How do you greet someone you know?

  • Handshake
  • Embrace
  • Air kisses
  • Stoop to touch their feet
  • Fist bump
  • Wave
  • Nod
  • Put your hand to your head as if to touch your cap
  • Put your hand on your heart
  • Say hello
  • Ask how they’re doing
  • Ask about their health, family, and family’s health

What about for someone you don’t know?

I’ve seen all of the above at some time or another.

Every culture has different norms. Often there is a complicated set of norms depending on who the person is, their status, their relation to you, where you are, when you last saw them, who else is there, and how much time you have. These norms can vary from one family to another (who hasn’t been good friends with or dated someone whose family interacted differently from their own?)

Greetings are a huge part of Afghan culture. In the U.S., we would nod to someone in the hallway, give a blanket hello to the folks in our office in the morning, or give instructions for our destination to the cab driver. But here: take time. Take lots of time. Not just with your friend who you haven’t seen in awhile. Take time with every single person you interact with. (Note: the only exception I’ve heard of to this rule is migrant or road construction workers, who aren’t noticed at all.)

A typical Afghan greeting interaction goes like this –

You Ask: Hello. Good morning. How are you? How is your health? How is your family? Are you well? Is life well? Is your family well?

They Answer: Thank you, I am well. My family is well. Good morning. God is good. Very well, thank you.

When you get into the car, you greet the driver with a complete greeting before he asks where you want to go. When you walk into an office, plan to walk up to every single person in the office and have this interaction. It doesn’t matter if it is your own office and you see them every day. Greet each person individually. Every day. Quick run into the Grocery store, be prepared to properly greet the clerk who checks out your 2 items.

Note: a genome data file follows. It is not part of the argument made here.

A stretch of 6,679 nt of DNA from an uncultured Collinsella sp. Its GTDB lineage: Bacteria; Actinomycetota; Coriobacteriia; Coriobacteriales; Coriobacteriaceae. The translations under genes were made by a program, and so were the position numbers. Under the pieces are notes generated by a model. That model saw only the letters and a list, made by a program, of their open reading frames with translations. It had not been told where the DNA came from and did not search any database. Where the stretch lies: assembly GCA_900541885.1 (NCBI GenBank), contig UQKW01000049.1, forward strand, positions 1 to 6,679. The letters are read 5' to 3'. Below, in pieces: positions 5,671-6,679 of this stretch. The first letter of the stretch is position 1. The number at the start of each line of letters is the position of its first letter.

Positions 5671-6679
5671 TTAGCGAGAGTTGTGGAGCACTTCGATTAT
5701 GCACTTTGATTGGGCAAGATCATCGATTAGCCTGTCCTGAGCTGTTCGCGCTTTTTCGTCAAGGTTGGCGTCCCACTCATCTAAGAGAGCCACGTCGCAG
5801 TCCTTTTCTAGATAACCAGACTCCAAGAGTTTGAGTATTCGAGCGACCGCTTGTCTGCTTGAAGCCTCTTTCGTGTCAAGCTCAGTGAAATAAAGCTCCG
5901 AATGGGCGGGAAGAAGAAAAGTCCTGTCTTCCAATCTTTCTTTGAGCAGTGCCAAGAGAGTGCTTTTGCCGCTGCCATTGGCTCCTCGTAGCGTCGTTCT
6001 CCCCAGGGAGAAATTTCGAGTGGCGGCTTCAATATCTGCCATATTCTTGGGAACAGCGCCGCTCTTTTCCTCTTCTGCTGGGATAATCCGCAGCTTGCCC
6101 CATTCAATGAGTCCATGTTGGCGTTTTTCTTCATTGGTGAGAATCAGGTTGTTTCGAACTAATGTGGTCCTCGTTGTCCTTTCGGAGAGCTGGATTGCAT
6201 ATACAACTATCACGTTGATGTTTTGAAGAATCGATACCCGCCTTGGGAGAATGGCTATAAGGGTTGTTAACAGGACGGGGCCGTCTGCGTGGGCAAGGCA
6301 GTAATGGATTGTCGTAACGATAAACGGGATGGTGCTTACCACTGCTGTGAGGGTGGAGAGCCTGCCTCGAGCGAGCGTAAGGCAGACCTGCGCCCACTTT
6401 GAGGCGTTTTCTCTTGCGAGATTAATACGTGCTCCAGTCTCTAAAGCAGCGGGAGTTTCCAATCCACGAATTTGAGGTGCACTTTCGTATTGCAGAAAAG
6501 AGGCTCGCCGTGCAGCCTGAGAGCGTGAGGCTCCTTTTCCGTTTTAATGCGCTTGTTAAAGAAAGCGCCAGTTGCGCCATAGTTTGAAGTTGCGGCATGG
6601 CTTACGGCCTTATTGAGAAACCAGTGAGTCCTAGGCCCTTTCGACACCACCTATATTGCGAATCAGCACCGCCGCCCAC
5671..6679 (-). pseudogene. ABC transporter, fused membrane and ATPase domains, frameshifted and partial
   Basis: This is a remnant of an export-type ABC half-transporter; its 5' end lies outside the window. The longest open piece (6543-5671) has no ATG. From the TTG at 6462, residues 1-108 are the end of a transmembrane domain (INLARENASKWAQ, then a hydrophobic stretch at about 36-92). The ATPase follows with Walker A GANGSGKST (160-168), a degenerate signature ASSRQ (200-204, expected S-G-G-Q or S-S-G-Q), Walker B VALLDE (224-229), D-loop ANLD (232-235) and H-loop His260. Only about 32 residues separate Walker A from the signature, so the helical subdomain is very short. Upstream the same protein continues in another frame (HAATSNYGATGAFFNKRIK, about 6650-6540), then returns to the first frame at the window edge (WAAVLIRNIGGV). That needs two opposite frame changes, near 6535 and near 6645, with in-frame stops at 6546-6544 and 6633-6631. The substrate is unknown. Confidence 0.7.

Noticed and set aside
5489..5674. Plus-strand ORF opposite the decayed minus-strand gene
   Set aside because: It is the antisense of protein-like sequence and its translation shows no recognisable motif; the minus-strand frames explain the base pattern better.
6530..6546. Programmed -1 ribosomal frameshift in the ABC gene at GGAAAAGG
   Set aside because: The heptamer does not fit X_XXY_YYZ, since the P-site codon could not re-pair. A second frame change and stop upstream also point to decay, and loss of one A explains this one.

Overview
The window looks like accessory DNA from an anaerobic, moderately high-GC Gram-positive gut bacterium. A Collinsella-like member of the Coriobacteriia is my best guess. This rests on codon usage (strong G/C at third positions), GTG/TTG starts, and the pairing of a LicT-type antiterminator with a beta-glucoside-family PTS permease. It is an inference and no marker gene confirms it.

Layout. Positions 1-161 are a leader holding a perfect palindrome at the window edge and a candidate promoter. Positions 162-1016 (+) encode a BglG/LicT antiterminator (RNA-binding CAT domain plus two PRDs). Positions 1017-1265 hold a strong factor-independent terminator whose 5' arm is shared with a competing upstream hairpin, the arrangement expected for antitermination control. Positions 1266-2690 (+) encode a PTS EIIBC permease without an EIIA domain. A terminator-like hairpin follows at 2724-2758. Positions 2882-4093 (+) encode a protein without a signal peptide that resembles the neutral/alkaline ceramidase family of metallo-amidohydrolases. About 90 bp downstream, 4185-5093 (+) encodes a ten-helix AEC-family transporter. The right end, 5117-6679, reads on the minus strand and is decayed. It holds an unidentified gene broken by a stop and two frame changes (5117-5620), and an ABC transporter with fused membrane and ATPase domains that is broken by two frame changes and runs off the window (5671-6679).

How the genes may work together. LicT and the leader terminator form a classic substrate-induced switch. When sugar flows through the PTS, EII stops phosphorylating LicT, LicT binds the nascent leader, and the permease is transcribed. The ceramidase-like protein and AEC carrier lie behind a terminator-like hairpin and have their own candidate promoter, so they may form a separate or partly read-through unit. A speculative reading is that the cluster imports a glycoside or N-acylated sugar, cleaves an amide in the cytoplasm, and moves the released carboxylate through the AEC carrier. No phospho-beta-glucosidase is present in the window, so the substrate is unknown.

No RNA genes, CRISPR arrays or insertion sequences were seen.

This is so ingrained here that when a cell phone rings during a meeting you will hear the cell phone owner answer with: Hello, Good morning, How are you, and How is your health all before the other person has a chance to respond with why they called (completely irrespective of the fact that the person is talking on a phone in the middle of a meeting).

I asked you what is the difference if you are greeting/meeting someone for the first time. Well, here, it makes no difference. You go through the entire spiel. And it should be noted that no where in that spiel do you mention your name, ask for their name, state where you’re from, indicate how you know them, or declare your purpose for this meeting. Those are pretty irrelevant. And I’ve had plenty of introductions where I never heard their name nor gave my own.

Let me also say that for someone just trying to learn the basics of language it can be challenging to learn so much so soon (especially because there are many different ways of asking/saying essentially the same thing for a greeting). But once you make a good greeting with an Afghan, you’re in. Once you can do that, additional language has a lot less added value. If you’re coming to Afghanistan (or anywhere in the Middle East), learn to greet properly.

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